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Mimicking synuclein toxicity in plant cells to identify novel neuroprotective leads

Award Information
Agency: Department of Health and Human Services
Branch: National Institutes of Health
Contract: 2R44NS108804-02
Agency Tracking Number: R44NS108804
Amount: $1,859,037.00
Phase: Phase II
Program: SBIR
Solicitation Topic Code: 999
Solicitation Number: PA19-272
Timeline
Solicitation Year: 2019
Award Year: 2020
Award Start Date (Proposal Award Date): 2020-09-30
Award End Date (Contract End Date): 2023-08-31
Small Business Information
KTRDC-UK 1401 UNVERSITY DR
Lexington, KY 40546-0001
United States
DUNS: 196165877
HUBZone Owned: No
Woman Owned: No
Socially and Economically Disadvantaged: No
Principal Investigator
 JOHN LITTLETON
 (859) 257-1127
 john.littleton@uky.edu
Business Contact
 DAVID GIBBS
Phone: (502) 583-7454
Email: dgibbs@blacksheepllc.com
Research Institution
N/A
Abstract

Abstract
A general mechanism for neurodegeneration, including Parkinson's disease and Alzheimer's dementia, is the
breakdown and subsequent aggregation of misfolded neuronal proteins. In the “synucleinopathies” for example
neurotoxicity is associated with the cleavage of mis-folded alpha-synuclein (ASYN), probably mainly by
asparagine endopeptidase (AEP) [Zhang et al 2017]. This generates neurotoxic peptides that then aggregate
with ASYN in lysosomes, forming the Lewy inclusion bodies associated with neurodegeneration. A very similar
mechanism exists in plant cells in which plant AEP breaks down misfolded proteins to produce vacuolar
aggregates associated with programmed cell death (PCD) [Hatsugai et al, 2015]. However, plants do not
contain ASYN, so, in order to mimic ASYN toxicity, plant cells were transformed to express the misfolding-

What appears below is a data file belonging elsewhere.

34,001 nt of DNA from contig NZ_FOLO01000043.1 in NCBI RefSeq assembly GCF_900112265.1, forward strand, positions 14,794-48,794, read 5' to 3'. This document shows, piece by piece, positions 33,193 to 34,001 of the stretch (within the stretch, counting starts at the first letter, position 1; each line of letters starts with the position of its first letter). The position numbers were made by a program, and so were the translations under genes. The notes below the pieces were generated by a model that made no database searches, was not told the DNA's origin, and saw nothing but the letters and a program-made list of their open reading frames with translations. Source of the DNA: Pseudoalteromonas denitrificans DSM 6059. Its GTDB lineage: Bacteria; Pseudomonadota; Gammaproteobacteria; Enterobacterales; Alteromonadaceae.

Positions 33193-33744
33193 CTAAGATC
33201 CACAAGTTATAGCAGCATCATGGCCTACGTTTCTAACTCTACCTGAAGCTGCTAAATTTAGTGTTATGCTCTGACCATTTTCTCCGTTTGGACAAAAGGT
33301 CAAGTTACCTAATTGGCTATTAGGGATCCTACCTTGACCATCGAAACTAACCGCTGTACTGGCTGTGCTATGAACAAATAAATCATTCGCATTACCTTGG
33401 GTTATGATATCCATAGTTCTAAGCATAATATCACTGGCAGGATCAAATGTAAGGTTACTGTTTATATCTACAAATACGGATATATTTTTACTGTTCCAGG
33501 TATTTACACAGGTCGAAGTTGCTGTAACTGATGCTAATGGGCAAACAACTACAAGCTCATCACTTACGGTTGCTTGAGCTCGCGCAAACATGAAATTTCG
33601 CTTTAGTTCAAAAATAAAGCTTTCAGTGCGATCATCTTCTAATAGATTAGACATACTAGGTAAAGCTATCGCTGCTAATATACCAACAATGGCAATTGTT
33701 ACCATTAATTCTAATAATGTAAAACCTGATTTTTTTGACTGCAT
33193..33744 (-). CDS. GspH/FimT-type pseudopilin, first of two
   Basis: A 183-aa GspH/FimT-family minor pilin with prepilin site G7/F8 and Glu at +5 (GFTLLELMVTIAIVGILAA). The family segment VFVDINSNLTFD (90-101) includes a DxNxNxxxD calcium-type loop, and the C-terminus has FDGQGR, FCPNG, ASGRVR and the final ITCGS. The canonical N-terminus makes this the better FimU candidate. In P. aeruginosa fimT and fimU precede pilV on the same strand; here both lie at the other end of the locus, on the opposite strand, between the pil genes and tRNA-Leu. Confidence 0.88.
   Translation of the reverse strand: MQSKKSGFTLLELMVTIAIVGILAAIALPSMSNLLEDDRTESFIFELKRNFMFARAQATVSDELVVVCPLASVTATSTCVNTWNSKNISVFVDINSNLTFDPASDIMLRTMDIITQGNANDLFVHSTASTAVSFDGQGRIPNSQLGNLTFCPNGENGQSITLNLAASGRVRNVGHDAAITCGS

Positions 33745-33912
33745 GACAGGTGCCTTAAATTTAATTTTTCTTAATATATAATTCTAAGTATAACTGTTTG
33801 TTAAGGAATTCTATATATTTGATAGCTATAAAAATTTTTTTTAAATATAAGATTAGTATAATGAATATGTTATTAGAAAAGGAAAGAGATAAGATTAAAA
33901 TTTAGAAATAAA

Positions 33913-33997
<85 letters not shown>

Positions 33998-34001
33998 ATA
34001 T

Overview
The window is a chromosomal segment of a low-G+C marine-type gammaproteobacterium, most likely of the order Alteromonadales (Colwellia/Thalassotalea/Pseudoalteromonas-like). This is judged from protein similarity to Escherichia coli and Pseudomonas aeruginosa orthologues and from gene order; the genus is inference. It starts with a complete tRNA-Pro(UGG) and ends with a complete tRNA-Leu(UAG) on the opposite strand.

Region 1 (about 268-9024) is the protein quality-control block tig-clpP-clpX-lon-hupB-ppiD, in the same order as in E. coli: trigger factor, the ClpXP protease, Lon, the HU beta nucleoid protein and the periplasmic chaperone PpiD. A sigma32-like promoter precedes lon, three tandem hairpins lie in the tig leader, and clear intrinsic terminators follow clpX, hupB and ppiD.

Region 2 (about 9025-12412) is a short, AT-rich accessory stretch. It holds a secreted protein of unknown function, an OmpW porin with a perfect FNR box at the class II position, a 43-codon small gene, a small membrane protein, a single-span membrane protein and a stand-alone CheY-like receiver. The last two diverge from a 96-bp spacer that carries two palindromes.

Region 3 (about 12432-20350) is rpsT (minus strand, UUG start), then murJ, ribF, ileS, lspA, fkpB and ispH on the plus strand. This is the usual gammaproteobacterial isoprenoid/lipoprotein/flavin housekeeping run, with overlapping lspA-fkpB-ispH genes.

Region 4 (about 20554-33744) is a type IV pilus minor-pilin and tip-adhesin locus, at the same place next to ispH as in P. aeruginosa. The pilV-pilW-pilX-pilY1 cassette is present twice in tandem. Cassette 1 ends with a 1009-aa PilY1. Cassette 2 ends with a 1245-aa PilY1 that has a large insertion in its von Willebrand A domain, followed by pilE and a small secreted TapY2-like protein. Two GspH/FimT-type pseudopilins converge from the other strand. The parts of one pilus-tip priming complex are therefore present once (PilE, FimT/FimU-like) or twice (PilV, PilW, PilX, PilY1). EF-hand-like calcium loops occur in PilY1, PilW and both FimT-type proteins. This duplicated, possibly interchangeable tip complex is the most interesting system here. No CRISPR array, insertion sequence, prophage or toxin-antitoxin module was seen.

prone A53T variant of human ASYN (phase I). Thymoquinone was then used to trigger plant PCD [Hassanien
et al 2013] and the plant cells expressing ASYN-A53T were shown to be significantly more susceptible to this
toxicity than controls. In phase II a mutant population of these transgenic (ASYN) plant cells will be selected for
survival under this procedure. This is an example of “target-directed evolution” in which mutants that survive
selection should “evolve” toward increased biosynthesis of metabolites that inhibit AEP and/or ASYN toxicity.
Individual mutant plant cell clones with ASYN-protective activity will be identified by screening extracts of
resistant cultures, and micro-analytical methods [Kelley et al, 2019] will then be used to identify active
metabolites as leads. Lobelia cardinalis cell cultures were used in phase I because we had previously
transformed these with the human dopamine transporter gene to mimic MPP+-induced dopaminergic
neurotoxicity [Brown et al 2016]. In phase II we will also use the medicinal plant, Polygonum multiflorum, which
contains a stilbene that inhibits ASYN toxicity [Zhang et al 2018]. Phase II aims to identify novel leads that
engage the AEP and ASYN targets, and to test the most promising of these in cellular and animal models of
synucleinopathy. Leads will be developed with the University of Kentucky Parkinson's Disease Research
Center and a pharmaceutical partner. Identification of leads that engage these targets will also support target-
directed evolution in mutant plant cells as a commercial platform for drug discovery.

* Information listed above is at the time of submission. *

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